• It is true that poems and stories generally have only a single name attached to them where authorship is concerned but in many ways they are born of much more than any single individual. They evolve out of meetings of minds, the collective heartbeats of communities, and the shared journeys of similar souls.
    • (Acknowledgments, p. 99).

Journey through the Power of the Rainbow: Quotations from a Life Made Out of Poetry (2014) edit

  • Whether naïve on my part or not, it seemed worth taking the time to try to convince others that their lives possessed beauty and meaning worth preserving and honoring.
    • (p. xiv).
  • Without unleashing the power of life-destroying missiles or forcing obedience to a particular law, rainbows dissolve preoccupation with the predictably ordinary and encourage belief in the extra-ordinary. Such belief, such inspiration, provides much more than passive hopefulness.
    • (p. 47, Tao of the Rainbow).
  • I think of the French polymath Boris Vian (1920-1959) who burned the candles of his creative genius at every end he could light. And I think of the way Zimbabwean author Dambudzo Marechera (1952-1987) hammered with

furious genius through walls of racial and cultural impediments in the struggle to satisfy his ravenous hunger for freedom and sanity.

    • (p. x).

From Articles, Essays, and Poems edit

On Michael Jackson edit

  • In the end, it was strength he was reaching for once again to begin his journey anew and do the one thing he did better than anybody else.”
    • (from To Walk a Lifetime in Michael Jackson’s Moccasins).
  • Because his living presence became such an uncommonly global one, that ministry [Jackson’s individual spiritual concerns] reflected universal ecumenical principles dressed up in ultra-modern dance grooves, love songs to nature, lyrical eulogies in the form of musical elegies, and sermons sung with passionate intensity and suffering eloquence.
    • (from Work and Soul in Michael Jackson’s This Is It).
  • A horn of plenty
    spills from your hands into the
    starved lives of millions.
    • (haiku from poem Notes for an Elegy in the Key of Michael).
  • Summer is the season when the sun reaches its zenith, its peak, when it burns the hottest and shines most golden for the longest days of the year… It embraces everything with its light, spreads a blanket of reassuring warmth, induces fertility and growth and regeneration, and even causes rainstorms to balance its own overwhelming power. Michael Jackson was very much like that with an abundance of creative spiritual energies that enriched, inspired, and empowered the lives of more human beings than anyone can accurately count.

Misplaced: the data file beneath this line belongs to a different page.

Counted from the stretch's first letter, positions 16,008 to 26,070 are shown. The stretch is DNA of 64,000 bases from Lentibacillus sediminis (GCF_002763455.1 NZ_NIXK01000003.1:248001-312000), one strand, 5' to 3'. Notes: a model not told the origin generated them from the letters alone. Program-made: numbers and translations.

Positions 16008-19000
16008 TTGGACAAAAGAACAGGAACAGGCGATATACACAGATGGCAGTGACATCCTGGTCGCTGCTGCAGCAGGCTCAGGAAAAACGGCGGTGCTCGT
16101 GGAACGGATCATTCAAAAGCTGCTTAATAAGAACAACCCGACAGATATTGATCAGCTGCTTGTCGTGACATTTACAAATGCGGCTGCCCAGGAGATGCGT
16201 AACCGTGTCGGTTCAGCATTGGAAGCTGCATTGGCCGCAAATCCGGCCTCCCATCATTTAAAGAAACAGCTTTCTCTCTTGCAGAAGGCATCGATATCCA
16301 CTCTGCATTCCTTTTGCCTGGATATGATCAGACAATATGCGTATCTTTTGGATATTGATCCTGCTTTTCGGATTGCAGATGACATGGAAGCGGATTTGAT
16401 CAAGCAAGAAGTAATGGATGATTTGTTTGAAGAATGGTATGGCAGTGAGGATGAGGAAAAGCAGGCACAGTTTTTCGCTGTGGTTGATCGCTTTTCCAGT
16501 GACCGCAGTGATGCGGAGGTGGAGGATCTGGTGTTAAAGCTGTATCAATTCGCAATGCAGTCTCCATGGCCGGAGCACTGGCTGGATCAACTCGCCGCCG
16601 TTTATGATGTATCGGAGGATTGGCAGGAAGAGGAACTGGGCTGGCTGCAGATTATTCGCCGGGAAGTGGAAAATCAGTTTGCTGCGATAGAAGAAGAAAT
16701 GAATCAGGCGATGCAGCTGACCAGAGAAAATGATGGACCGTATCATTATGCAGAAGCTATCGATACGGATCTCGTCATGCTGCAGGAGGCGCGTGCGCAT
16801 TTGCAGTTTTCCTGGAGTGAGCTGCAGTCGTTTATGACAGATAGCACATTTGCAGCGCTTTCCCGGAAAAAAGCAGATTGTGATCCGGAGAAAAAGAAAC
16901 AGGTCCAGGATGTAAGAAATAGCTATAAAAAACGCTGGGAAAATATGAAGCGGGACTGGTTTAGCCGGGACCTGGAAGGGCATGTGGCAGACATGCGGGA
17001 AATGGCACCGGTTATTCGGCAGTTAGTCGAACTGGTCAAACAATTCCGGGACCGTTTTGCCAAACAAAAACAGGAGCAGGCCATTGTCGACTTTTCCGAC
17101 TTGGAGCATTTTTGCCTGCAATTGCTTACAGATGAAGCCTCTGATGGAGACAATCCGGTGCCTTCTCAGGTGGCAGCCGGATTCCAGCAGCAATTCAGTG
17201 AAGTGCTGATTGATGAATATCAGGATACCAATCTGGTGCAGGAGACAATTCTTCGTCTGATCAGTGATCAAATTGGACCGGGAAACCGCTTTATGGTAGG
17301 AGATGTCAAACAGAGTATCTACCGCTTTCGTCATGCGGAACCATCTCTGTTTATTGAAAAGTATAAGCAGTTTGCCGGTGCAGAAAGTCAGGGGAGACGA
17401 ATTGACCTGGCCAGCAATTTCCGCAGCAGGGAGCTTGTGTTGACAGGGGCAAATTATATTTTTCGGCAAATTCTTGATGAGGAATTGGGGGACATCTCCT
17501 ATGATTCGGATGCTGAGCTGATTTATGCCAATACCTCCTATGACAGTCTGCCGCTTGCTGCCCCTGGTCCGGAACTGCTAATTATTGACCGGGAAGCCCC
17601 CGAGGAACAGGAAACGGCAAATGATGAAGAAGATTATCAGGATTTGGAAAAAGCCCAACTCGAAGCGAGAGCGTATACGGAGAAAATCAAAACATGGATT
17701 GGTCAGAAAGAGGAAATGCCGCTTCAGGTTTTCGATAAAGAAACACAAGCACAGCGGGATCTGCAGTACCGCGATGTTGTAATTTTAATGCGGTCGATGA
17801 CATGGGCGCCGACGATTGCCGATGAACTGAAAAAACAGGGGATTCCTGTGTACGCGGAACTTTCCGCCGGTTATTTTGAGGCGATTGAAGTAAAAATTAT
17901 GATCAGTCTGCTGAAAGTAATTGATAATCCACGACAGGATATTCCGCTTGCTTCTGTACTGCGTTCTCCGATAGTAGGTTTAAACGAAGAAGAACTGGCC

• (from essay Michael Jackson and Summertime from this Point On).

On Guerrilla Decontextualization edit

  • Guerrilla decontextualization usually involves partial truths made to look complete. It goes beyond simple defamation of character or slander because it sustains an entire culture devoted to manipulating public perception for the sake of financial, political, or social gain.
    • (from 2013 essay Putting Text and Meaning to the Guerrilla Decontextualization Test).
  • The issues revolve around experiences of truth and fairness but also address the practice of having choices forced upon you as opposed to freely making your own based on true-to-the-moment information instead of calculated misinformation.
    • (from 2012 essay Catching Up with Our Humanity).
  • Part of the definition of guerrilla decontextualization is the attempt to intentionally misrepresent an individual’s character or intentions for purpose of decreasing any measure of influence or authority they might possess in either public or private circles. Hence: the popularity of such a technique among battling politicians.
    • (from 2012 article 47 Percenters and Guerrilla Decontextualization).

Gale Contemporary Authors edit

  • Writing provided me as a teenager, first with a tool to navigate my way through a constantly humming nighttime swamp of inner traumas, and second with a means to comprehend and address the material world of race, poverty, and social backwardness that characterized my hometown at that time. Words, like music, gave themselves to me as companions and have always endowed my existence with a strength and resilience that otherwise I would not have.
    • (GCA Interview with Aberjhani).
  • I wanted the kind of power of insight and self-command that I experienced in the works of a Jean Paul Sartre, James Baldwin, or Margaret Walker. I wanted to make that kind of music that I heard in the poetry of a Langston Hughes or the stories of James Joyce. That combination of power and beauty more than anything else is probably what made me most want to become a writer. It wasn't until I became a journalist with the U.S. Air Force that I became more objective in my literary outlook and accepted that writing professionally included responsibilities to something other than my personal desires or needs.
    • (GCA Interview with Aberjhani).

External links edit